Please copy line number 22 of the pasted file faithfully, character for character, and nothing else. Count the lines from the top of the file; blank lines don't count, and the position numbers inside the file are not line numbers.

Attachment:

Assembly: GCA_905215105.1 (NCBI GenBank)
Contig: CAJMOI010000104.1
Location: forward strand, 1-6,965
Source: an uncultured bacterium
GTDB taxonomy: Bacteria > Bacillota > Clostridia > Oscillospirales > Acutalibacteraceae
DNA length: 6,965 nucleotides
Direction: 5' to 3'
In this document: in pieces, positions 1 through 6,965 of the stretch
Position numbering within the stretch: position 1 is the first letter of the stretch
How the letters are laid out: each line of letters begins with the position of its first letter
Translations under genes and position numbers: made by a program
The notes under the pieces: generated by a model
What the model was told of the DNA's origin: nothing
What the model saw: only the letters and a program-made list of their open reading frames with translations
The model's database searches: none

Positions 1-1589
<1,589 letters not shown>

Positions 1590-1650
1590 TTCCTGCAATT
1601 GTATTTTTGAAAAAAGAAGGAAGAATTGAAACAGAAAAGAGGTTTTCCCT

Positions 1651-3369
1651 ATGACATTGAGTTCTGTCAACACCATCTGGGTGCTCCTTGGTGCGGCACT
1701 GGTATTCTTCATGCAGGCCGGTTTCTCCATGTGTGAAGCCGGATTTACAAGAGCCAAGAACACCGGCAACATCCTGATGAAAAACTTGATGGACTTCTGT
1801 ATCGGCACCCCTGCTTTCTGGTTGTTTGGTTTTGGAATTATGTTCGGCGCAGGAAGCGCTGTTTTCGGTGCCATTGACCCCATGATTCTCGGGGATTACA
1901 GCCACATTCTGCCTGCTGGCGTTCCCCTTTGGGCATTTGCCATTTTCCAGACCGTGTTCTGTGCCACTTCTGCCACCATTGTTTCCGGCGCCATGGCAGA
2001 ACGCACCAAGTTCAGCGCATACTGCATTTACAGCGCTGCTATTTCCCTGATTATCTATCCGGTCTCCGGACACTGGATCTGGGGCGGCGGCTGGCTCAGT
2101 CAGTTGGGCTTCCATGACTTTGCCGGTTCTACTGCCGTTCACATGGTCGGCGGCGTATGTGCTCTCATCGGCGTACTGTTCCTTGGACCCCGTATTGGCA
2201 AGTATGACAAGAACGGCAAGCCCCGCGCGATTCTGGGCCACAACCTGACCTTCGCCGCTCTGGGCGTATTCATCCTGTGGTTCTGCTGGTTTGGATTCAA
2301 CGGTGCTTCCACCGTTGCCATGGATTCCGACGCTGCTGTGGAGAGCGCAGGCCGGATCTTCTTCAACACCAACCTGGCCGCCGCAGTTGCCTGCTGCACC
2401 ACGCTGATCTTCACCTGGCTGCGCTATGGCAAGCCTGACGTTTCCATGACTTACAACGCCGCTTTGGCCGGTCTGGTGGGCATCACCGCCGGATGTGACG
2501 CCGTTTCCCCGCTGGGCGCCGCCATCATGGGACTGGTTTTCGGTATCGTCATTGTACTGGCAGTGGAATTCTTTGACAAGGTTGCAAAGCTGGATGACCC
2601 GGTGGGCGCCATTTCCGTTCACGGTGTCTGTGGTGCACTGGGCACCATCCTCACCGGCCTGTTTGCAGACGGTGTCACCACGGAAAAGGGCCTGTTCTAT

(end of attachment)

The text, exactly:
1651 ATGACATTGAGTTCTGTCAACACCATCTGGGTGCTCCTTGGTGCGGCACT